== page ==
Letters to the Editor

Readers write about the war in Iraq, the danger of manicured lawns, the overheated housing market, and burping cows.

Cultural differences increase difficulties in Iraqi war

The Aug. 16 Opinion article, "From Belfast to Baghdad – what have we learned?" made an interesting comparison between two areas of conflict but ignored one point of difference. According to the article, in Northern Ireland, warring parties were all Christian, generally spoke the same language, were racially indistinguishable, and were all part of the same great Western civilization.

The British troops sent to Northern Ireland also shared those characteristics. This is not true of American troops trying to control the sectarian conflict in Iraq. Seen from the Iraqi perspective, they are foreigners, racially and culturally different. Shiites, Sunnis, and Kurds are clearly aware of this when they observe American troops.

Robi Chakravorti
Professor emeritus,
California State University, Sacramento

Danger of manicured lawns

Thanks for the Aug. 17 article, "In Florida, lukewarm welcome for drought-resistant landscaping," which addresses how many individuals are turning toward grass-free lawns in order to conserve water. Lawns are a much more serious problem than most people realize. Unfortunately, the article only told part of the story.

Besides being a major cause of Florida's dwindling freshwater supply, lawn maintenance is a serious contributor to the pollution that is destroying our lakes and rivers. The pesticides and fertilizers used on lawns eventually find their way into the local waters, causing pollution troubles. Obsession with manicured lawns is gradually destroying the things people come to Florida to enjoy.

Richard Whitehead
Merritt Island, Fla.

Issues not confined to 'subprime'

I appreciated the Aug. 17 editorial, "Ride out the mortgage crisis," regarding the Federal Reserve's response to the recent market turmoil. I would disagree with the editorial's premise that this market trauma is confined to the residential subprime market. In fact, from statements by the CEO of Countrywide Financial, we know that delinquencies are spreading to prime-rate mortgages mainly in home-equity loans or second mortgages. We also know that this contagion has spread into the commercial paper market.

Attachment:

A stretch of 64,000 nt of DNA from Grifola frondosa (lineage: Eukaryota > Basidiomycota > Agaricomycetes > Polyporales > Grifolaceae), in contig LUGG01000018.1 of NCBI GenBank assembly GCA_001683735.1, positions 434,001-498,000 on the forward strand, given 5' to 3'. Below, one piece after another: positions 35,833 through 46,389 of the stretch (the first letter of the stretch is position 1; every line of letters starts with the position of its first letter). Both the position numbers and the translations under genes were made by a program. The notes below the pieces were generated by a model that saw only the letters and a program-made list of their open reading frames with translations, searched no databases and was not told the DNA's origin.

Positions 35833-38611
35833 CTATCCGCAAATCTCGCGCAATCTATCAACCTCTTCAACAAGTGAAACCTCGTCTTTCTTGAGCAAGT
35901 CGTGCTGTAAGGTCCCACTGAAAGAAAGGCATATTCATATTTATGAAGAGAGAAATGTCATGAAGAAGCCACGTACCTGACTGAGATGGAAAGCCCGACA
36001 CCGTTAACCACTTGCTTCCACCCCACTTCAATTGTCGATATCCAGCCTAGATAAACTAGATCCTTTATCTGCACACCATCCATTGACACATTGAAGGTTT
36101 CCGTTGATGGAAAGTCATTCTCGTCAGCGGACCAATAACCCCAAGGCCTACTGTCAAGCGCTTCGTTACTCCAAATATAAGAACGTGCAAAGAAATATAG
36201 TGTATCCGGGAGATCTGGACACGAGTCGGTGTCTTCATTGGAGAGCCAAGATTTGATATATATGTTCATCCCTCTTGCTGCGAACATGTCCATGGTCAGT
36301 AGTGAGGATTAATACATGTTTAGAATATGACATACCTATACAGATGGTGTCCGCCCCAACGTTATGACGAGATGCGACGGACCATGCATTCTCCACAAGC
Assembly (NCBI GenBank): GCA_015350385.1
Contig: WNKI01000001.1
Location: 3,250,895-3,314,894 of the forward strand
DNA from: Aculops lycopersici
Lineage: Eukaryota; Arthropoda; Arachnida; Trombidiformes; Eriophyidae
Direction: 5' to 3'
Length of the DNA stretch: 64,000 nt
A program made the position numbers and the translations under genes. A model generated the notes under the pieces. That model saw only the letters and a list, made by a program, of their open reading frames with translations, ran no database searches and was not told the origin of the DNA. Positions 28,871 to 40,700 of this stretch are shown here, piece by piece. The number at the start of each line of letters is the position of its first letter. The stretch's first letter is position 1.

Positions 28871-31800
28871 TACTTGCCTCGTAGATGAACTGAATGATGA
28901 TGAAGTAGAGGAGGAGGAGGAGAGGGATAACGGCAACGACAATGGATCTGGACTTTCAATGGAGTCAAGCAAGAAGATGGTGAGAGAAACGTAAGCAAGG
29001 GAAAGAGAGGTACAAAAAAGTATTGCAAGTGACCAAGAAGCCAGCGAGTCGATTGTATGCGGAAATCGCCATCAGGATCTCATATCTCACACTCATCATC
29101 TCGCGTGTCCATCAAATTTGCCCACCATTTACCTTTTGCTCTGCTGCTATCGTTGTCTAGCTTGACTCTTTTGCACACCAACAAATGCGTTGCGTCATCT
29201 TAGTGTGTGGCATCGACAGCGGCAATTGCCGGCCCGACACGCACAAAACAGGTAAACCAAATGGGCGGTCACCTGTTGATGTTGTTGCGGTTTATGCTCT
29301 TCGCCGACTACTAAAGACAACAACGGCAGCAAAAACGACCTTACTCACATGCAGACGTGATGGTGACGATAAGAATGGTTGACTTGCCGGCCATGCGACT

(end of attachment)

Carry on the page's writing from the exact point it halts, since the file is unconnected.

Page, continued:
If you look at the role of adjustable-rate mortgages and interest-only loans, we may be just seeing the beginning of this market rout. The Federal Reserve lowered interest rates too much for too long from 2001-06 and created an overheated housing market. This, along with massive market fraud, has created a perfect storm. We are in an economic Katrina – we just don't know it because we are in the eye of the storm.

Mark O'Brien
Denver

Significance of burping cows

In response to the Aug. 16 article, "How better-fed cows could cool the planet," about scientists trying to reduce the methane gas that cows burp – I believe reducing the number of burps is not the solution. Reducing burps does not address the loss of rain forest to make pasture for cows. I would like to remind everyone that the only way to really cut methane is to raise – and therefore eat – fewer animals. Reducing methane emitted from cows does not address the water pollution caused by feed lots and manure. A real solution would be to simplify the process and reduce our demand for beef.

Amme Hogan
Albuquerque, N.M.

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